What am I most looking forward to this spring? Picnic season! I love to pack a quick picnic lunch, hop in the car to escape the city and head into the mountains for the day. Covid-19 quarantines and stay-at-home orders may have put our picnic plans on hold for a little while, but it won’t last forever. In the meantime, why not prepare a picnic lunch to eat in the backyard? Or spread a blanket on the floor, invite the kids to bring their favourite stuffed animals, and have a picnic right there in the living room. It’s the little things, like a change in the daily routine, that make the monotony of being stuck indoors more bearable.
Today I’m partnering with Annie’s Homegrown and the FeedFeed to make preparing a picnic lunch a breeze. This Chicken Caesar Salad can be prepared entirely in advance – just serve it on toasted bread for a simple, picnic basket-friendly tartine. Continue reading “Annie’s Chicken Caesar Salad Tartines”
Yesterday I made a roasted chicken with Dijon mustard and I shared on Instagram the situation regarding food here in Colorado which, I am sure, is very similar across the country and around the world right now, due to the Covid-19 pandemic. I’m not sure how it is where you are, but here, since the state of Colorado has issued shelter in place orders, we’re advised to only shop for groceries every other week. For someone who used to shop daily, this has been a bit of a learning experience. It’s okay, we’re getting along just fine and I’m always up for a challenge, but add to that the fact that stores are limiting what and how much we can buy, it makes shopping for two weeks especially puzzling. Currently we’re allowed just two chicken products and two beef products per family. If we’re lucky there might be some pork behind the butcher’s counter, but for the most part, the shelves in the markets are bare, especially of pantry staples like beans, rice, flour and sugar, and I haven’t seen eggs in stock for weeks. Thankfully, fresh fruit and vegetables have been plentiful. Continue reading “Dijon Mustard Roast Chicken and Roasted Mashed Potatoes”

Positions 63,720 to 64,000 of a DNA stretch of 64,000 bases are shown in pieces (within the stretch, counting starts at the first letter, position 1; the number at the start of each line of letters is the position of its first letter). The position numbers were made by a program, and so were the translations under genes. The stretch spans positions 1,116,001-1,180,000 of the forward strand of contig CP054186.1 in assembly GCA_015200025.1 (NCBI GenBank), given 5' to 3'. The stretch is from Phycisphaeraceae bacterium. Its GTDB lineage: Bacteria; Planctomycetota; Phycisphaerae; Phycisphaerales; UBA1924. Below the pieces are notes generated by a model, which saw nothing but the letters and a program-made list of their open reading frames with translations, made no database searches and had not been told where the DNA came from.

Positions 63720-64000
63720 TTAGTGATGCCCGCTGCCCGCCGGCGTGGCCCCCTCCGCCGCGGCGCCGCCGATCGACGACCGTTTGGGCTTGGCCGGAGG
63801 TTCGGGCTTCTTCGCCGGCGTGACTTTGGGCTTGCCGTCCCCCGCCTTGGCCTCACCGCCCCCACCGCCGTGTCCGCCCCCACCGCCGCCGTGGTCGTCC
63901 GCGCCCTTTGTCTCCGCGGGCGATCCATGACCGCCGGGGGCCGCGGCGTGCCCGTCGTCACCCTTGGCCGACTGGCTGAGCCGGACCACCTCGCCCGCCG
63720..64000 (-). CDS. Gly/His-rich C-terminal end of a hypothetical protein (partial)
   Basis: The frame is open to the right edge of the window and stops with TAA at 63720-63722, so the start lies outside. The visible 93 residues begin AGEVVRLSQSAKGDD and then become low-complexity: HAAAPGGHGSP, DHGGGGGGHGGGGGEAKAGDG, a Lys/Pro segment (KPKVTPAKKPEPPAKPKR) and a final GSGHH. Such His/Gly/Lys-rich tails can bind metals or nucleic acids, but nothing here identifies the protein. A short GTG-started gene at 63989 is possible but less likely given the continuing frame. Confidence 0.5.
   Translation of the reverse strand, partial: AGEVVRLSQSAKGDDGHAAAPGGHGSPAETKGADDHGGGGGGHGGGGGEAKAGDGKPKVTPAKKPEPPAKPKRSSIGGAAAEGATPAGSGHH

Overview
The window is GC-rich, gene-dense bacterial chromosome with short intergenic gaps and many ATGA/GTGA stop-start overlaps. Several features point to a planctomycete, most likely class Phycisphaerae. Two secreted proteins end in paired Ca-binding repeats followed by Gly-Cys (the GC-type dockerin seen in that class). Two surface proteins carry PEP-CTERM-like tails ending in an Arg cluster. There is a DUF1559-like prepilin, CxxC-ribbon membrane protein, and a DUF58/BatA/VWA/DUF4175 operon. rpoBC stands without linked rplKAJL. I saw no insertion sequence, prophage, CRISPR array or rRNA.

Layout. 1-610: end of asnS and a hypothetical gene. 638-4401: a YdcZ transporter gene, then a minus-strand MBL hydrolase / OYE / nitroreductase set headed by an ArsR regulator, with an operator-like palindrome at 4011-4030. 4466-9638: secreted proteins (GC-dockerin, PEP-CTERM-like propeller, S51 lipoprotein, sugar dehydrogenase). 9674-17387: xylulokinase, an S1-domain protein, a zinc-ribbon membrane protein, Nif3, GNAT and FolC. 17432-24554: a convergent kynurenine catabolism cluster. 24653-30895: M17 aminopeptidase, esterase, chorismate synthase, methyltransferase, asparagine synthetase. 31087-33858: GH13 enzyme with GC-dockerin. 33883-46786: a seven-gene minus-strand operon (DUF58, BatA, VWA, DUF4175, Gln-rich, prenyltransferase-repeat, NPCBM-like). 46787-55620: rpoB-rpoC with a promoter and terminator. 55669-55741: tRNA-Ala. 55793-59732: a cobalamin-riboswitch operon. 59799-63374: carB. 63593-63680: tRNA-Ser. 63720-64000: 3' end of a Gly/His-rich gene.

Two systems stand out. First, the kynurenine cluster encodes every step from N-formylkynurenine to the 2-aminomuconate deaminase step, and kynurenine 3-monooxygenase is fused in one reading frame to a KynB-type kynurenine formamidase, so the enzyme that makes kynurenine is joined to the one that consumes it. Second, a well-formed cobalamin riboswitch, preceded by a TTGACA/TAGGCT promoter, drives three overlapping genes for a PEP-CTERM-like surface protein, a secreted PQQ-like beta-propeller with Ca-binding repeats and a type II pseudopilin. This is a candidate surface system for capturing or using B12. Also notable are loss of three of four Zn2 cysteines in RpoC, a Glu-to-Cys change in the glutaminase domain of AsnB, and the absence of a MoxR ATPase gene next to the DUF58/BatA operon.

This will likely be a very untraditional post. Like everyone else in the world, we’re confined to home for the (un)foreseeable future. When I sit down to write a blog post I often draw inspiration from past experiences, dreams, restaurant meals, what I’ve found in the farmer’s markets or at the grocery stores. But the markets are empty, restaurants are closed, I still have my dreams, and I still find much comfort in the kitchen cooking for my family, maybe more now than before. Cooking with only what we have on hand in the pantry is a bit of a game to me. I took time to organize the kitchen this week, rotating the old with the new. I’ve never liked to waste food, but now, when food seems to be scarce, it’s even more unbearable. I had a few stalks of asparagus in the fridge and half a bag of wild rice in the pantry and so this salad was born. If you don’t have asparagus your could substitute green beans and it would be just as good. Continue reading “Wild Rice and Asparagus Salad”
Chicken breast is such a staple in my kitchen, but sometimes it can feel a little repetitive and a bit boring. I compensate by trying to hide it within elaborate casseroles or stews, but there’s no reason why chicken breast can’t take the spotlight of the meal, if it’s cooked correctly. This Chicken Paillard is an elegant dish that comes together in just minutes and showcases the chicken as the star of the show. It’s neither bland nor boring, and is a great dish to make if you find yourself in a weeknight meal rut. Continue reading “Chicken Paillard with Lemon Orzo”
My husband and I have never really been into the sappy Hallmark holidays. Mushy cards and sloppy romances were never my thing. On Valentine’s Day we play a little game, trying to out-do each other with the most inappropriate and ridiculously raunchy cards we can find, then we’ll watch a James Bond. Instead of flowers, or in addition to, he’ll often buy me a new record to add to our vinyl collection – The Beatles or Pink Floyd or something else he knows I love – and pick up some oysters on the way home. I’ll cook a big meal while he puts on the record. It starts with the oysters, followed by maybe steak with béarnaise sauce (he likes his meat just barely kissed by the flame), sautéed potatoes, butternut squash bisque, with a sweet little treat at the end.
My love language is music and his is food, so it works . Continue reading “Coconut Meringue Cookies”